Friday, November 27, 2015

Andrea del Sarto: The Renaissance Workshop in Action

photograph by Hallie Cohen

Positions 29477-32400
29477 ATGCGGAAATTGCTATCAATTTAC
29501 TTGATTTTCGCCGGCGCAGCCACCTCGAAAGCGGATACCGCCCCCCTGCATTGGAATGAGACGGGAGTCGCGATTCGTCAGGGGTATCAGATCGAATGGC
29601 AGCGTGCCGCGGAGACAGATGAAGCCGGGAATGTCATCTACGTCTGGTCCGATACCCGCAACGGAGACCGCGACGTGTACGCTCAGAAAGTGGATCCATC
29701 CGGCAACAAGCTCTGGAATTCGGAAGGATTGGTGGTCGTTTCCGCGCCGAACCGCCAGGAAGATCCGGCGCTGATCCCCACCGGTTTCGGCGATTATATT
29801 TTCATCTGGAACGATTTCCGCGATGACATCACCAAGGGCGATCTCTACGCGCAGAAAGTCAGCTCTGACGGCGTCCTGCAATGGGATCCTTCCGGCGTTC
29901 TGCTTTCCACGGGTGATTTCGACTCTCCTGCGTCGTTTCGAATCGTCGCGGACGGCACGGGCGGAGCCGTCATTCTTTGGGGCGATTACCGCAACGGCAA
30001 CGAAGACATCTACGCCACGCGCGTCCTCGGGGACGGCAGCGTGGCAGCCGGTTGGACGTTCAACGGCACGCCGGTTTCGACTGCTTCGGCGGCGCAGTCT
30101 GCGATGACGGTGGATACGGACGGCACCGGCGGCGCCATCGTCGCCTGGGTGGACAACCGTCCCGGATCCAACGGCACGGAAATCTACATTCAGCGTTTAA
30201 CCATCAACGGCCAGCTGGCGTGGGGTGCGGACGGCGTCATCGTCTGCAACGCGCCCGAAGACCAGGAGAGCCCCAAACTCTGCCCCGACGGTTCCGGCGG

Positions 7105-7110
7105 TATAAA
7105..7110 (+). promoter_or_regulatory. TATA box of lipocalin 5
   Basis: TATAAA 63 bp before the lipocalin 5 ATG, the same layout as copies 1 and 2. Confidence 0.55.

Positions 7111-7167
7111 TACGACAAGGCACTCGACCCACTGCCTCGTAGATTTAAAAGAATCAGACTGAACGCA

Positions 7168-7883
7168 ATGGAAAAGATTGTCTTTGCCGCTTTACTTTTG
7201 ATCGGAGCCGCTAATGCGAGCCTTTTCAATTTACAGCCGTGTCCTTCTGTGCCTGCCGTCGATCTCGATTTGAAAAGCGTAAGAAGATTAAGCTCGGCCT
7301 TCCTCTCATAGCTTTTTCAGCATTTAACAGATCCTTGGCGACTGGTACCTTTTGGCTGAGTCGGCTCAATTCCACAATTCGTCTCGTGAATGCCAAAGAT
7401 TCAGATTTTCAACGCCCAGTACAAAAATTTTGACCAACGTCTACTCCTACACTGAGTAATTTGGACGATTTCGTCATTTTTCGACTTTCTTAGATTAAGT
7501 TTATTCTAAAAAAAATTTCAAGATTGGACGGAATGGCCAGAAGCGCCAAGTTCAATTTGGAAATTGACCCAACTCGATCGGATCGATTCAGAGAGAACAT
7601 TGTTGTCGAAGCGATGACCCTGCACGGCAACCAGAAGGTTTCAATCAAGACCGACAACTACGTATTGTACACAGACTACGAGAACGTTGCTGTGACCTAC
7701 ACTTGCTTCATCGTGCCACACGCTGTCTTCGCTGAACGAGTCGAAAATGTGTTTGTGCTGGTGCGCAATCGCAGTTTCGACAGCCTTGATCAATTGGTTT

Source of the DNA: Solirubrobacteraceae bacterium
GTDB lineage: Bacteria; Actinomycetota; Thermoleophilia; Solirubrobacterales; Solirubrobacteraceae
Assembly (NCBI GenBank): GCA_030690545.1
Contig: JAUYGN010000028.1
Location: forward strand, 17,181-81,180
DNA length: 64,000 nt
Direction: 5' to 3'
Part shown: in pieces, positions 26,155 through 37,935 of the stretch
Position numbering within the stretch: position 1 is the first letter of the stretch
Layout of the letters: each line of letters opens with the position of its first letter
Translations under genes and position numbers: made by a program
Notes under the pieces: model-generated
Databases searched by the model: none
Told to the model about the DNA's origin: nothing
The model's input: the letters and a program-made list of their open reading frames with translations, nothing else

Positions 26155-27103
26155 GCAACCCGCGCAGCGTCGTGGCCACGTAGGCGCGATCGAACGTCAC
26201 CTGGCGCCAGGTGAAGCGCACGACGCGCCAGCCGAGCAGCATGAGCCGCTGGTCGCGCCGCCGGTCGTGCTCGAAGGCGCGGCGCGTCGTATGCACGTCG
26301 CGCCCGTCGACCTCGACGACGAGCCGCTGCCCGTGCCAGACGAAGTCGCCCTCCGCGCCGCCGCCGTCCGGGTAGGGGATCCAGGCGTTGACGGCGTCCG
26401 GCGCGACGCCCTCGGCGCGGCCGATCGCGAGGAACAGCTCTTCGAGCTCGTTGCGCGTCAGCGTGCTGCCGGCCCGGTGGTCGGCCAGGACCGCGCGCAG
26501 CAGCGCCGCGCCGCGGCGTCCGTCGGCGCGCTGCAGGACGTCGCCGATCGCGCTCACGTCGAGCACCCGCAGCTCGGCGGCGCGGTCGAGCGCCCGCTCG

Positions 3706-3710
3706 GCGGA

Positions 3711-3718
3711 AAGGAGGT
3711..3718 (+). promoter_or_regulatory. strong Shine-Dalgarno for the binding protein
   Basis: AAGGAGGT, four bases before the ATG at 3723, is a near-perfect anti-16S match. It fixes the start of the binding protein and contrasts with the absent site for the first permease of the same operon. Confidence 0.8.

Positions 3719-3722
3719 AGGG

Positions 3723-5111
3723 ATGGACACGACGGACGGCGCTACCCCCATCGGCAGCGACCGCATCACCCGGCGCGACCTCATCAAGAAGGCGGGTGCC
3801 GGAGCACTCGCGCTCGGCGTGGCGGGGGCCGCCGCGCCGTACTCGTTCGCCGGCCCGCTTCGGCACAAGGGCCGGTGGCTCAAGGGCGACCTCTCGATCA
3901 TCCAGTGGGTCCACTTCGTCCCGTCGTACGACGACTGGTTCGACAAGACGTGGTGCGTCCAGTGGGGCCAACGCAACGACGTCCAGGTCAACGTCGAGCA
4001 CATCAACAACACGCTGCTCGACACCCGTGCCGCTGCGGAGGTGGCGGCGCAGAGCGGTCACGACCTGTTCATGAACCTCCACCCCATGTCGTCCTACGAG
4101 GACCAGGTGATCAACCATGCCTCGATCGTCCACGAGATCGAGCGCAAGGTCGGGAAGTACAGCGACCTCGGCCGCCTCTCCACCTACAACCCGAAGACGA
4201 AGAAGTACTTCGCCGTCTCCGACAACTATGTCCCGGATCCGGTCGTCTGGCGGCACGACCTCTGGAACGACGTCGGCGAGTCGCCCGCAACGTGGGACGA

The current exhibit at the Frick, “Andrea del Sarto: The Renaissance Workshop in Action,” features drawings that became the basis for his paintings. The curators quote from Giorgio Vasari's Lives of the Artists to the effect that del Sarto’s work was “free from errors and absolutely perfect in every aspect.” There are, for instance, six drawings that del Sarto developed for the “Madonna of the Steps” including one of “Arms, Legs, Hands and Drapery” (1522) done in red and black chalk and one “Head of a Youth in Profile,” which demonstrates del Sarto’s his ability to use elements of the face and body to demonstrate emotion, in this case the parted lips evoking a sensuous awe. Interestingly these drawings prefigure the cutting and pasting techniques that are used in the creation of digital images today since many of the them, became self-appropriations, that would appear directly in the paintings. What’s also interesting about this particular show is the way that is the way it underscores the relationship between visual and verbal languages. Where the fresco and painting “Tribute to Caesar” and “Madonna and Child with the Young St. John” might be the sentences, the drawing with its parts becomes like the figure of speech taking on either a synecdochic and at times even a fetishistic relationship to the whole, as is evidenced by the haunting personification in del Sarto’s drawing, “Studies of Hands” (1527). It’s a testament to del Sarto’s mastery that a seemingly limited subject like “Drapery Study” (1522), created to duplicate the effect of clothing bunching as it hangs to the floor, could take on such a life of its own. Del Sarto means son of the tailor so the painter’s brilliant renderings of fabric may have had its provenance in first hand observation of his father’s own shop. Some of the Del Sarto’s paintings are also exhibited in the current show, but the emphasis is really on drawing (and techniques like stumping, in which a wet brush is applied to the chalk surface) by one of the great technicians of the Renaissance whose talent was sometimes overshadowed by the fame of contemporaries like Michelangelo, da Vinci and Raphael. In fact, taking a look at the few paintings on display in Frick’s oval room, you might have had the impulse, were del Sarto still alive, to tell the artist to go back to the drawing board.

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